SUBSTANTIAL investments in the Information and Communication Technology (ICT) facilities like computers for use in primary and secondary schools is seen as a fundamental step in enhancing the quality of education that would ultimately be reflected in the improved livelihood of its people.
For example, with a one laptop per child programme, Rwanda has moved ahead of most East African Countries to putting clear direction towards transformation of its people into an ICT society. However, Tanzania has been making concerted efforts to engage both state and non state organs particularly private sector in attracting large investments in the ICT industry due to its vital contributions to attaining real development.
Responding to the government call, the Microsoft British Council (MBC), which is non government organization, provided ICT facilities to primary and secondary schools in Kilimanjaro Region with a goal of enhancing learning of science subjects. The MBC through a project dubbed 'Badiliko' has so far managed to distribute 300 computers worth 450m/- to several primary and secondary schools in Tanzania.
The organization last week provided 60 computers worth 90m/- to three primary and secondary schools in Kilimanjaro Region including Mdawi Primary School located in Moshi Rural District, JK Nyerere Secondary School in Moshi Urban District and Mrike Secondary School in Rombo District. Speaking at the handing over ceremony of 60 computers at Mdawi Primary School, the organization's manager, Ms Lilian Msuya, said the project aimed at helping students and teachers to have computers as the necessary teaching aids in order to improve the quality of education.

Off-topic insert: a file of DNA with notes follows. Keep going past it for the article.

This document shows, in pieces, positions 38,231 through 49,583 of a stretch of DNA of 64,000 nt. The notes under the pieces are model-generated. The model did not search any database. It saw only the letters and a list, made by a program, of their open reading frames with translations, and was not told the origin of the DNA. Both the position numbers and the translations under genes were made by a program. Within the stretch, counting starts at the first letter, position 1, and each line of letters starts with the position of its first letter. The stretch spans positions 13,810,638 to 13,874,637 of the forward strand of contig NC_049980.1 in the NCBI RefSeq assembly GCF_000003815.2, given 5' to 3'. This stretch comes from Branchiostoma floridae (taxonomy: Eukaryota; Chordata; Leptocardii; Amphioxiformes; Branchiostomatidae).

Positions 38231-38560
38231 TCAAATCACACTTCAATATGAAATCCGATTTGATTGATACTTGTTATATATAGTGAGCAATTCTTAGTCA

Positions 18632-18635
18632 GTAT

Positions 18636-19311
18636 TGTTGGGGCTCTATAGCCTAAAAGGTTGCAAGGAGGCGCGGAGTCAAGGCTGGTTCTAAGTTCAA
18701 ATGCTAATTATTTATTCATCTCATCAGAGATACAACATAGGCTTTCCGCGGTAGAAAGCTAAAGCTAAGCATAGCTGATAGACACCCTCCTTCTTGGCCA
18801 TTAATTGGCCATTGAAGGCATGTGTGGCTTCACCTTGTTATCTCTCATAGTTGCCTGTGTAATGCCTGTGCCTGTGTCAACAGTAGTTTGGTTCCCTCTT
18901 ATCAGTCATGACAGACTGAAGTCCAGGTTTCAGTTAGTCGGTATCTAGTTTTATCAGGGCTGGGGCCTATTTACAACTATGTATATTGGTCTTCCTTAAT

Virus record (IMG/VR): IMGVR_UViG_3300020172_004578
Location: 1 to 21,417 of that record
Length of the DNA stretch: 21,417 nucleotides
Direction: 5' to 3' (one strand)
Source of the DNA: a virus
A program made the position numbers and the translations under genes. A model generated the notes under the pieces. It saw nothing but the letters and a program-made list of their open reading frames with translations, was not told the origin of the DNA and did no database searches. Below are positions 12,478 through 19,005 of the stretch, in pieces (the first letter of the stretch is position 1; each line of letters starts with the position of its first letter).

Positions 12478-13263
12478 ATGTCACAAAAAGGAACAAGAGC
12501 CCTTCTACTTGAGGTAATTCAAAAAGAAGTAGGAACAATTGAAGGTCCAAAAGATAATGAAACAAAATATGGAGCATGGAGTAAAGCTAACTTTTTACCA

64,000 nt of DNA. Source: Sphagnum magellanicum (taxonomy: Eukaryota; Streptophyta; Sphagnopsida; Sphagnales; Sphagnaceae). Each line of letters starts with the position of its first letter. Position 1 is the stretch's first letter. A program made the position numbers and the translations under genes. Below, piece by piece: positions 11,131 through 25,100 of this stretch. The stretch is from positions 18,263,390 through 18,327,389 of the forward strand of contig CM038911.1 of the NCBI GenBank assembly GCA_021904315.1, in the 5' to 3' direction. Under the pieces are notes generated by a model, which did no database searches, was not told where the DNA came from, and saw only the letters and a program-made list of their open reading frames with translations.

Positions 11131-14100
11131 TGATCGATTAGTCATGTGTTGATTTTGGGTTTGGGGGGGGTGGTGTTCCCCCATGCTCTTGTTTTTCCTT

ICT in the education system is mainly used for skills training and even with very few primary schools equipped, a curriculum has been developed for ICT in primary and pre-primary education, dubbed in Kiswahili as Teknolojia ya Habari na Mawasiliano (TEHAMA). However, this ICT as a subject is only taught in a few schools in the urban areas and near the district headquarters where institutions have access to electricity.